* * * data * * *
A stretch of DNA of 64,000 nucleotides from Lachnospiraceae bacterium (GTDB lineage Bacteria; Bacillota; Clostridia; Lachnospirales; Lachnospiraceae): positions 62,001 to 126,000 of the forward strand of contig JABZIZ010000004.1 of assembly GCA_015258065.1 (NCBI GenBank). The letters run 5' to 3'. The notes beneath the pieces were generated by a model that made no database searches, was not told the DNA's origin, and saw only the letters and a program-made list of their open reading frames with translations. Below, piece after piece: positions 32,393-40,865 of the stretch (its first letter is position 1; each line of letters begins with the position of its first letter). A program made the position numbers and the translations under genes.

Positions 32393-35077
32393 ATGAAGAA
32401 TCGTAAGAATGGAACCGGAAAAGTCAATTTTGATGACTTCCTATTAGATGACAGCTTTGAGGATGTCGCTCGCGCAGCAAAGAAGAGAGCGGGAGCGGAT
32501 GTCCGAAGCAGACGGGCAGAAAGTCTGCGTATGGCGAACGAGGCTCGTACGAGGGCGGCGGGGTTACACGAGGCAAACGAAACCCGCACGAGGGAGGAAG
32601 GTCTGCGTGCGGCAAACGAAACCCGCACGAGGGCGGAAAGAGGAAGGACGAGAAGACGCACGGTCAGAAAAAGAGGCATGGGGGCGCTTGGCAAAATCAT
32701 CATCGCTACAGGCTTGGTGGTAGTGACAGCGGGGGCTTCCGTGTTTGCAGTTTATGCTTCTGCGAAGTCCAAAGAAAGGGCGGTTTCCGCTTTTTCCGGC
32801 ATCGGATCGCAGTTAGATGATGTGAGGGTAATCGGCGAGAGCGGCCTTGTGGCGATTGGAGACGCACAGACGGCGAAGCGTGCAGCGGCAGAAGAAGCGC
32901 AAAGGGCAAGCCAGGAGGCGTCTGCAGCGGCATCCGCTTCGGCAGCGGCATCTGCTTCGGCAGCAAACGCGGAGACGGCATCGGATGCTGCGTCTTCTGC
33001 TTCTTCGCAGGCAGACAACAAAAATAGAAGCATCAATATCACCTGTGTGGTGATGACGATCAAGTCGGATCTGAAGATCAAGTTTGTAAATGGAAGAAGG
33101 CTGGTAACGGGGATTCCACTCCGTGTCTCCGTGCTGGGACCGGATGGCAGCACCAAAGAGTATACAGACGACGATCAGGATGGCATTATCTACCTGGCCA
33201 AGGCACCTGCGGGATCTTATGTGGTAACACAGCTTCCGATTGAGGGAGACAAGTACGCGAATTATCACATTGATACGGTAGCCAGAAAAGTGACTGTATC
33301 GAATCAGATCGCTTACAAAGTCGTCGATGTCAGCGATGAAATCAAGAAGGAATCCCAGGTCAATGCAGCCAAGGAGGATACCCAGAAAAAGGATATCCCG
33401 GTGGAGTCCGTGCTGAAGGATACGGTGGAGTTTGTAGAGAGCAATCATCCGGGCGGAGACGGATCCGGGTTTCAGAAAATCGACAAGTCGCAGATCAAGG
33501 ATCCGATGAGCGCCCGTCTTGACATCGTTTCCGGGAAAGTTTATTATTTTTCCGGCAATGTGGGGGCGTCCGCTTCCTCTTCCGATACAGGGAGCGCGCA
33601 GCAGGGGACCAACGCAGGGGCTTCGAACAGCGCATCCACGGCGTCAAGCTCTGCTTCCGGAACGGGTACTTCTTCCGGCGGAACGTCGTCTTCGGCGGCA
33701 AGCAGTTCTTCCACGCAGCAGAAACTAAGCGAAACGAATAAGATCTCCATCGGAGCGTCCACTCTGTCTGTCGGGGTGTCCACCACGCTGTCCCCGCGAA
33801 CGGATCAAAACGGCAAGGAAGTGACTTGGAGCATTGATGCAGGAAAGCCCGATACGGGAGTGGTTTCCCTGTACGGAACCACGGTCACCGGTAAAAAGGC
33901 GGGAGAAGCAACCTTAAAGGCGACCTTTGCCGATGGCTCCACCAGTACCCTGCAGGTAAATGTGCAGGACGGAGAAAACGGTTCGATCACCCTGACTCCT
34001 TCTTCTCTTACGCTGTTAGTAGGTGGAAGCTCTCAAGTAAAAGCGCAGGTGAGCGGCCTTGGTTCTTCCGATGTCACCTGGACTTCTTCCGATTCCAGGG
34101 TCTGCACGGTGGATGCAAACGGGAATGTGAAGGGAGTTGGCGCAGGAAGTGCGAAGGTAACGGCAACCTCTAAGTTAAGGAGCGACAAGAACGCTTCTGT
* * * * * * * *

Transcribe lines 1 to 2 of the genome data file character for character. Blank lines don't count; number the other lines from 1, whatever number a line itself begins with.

A stretch of DNA of 64,000 nucleotides from Lachnospiraceae bacterium (GTDB lineage Bacteria; Bacillota; Clostridia; Lachnospirales; Lachnospiraceae): positions 62,001 to 126,000 of the forward strand of contig JABZIZ010000004.1 of assembly GCA_015258065.1 (NCBI GenBank). The letters run 5' to 3'. The notes beneath the pieces were generated by a model that made no database searches, was not told the DNA's origin, and saw only the letters and a program-made list of their open reading frames with translations. Below, piece after piece: positions 32,393-40,865 of the stretch (its first letter is position 1; each line of letters begins with the position of its first letter). A program made the position numbers and the translations under genes.

Positions 32393-35077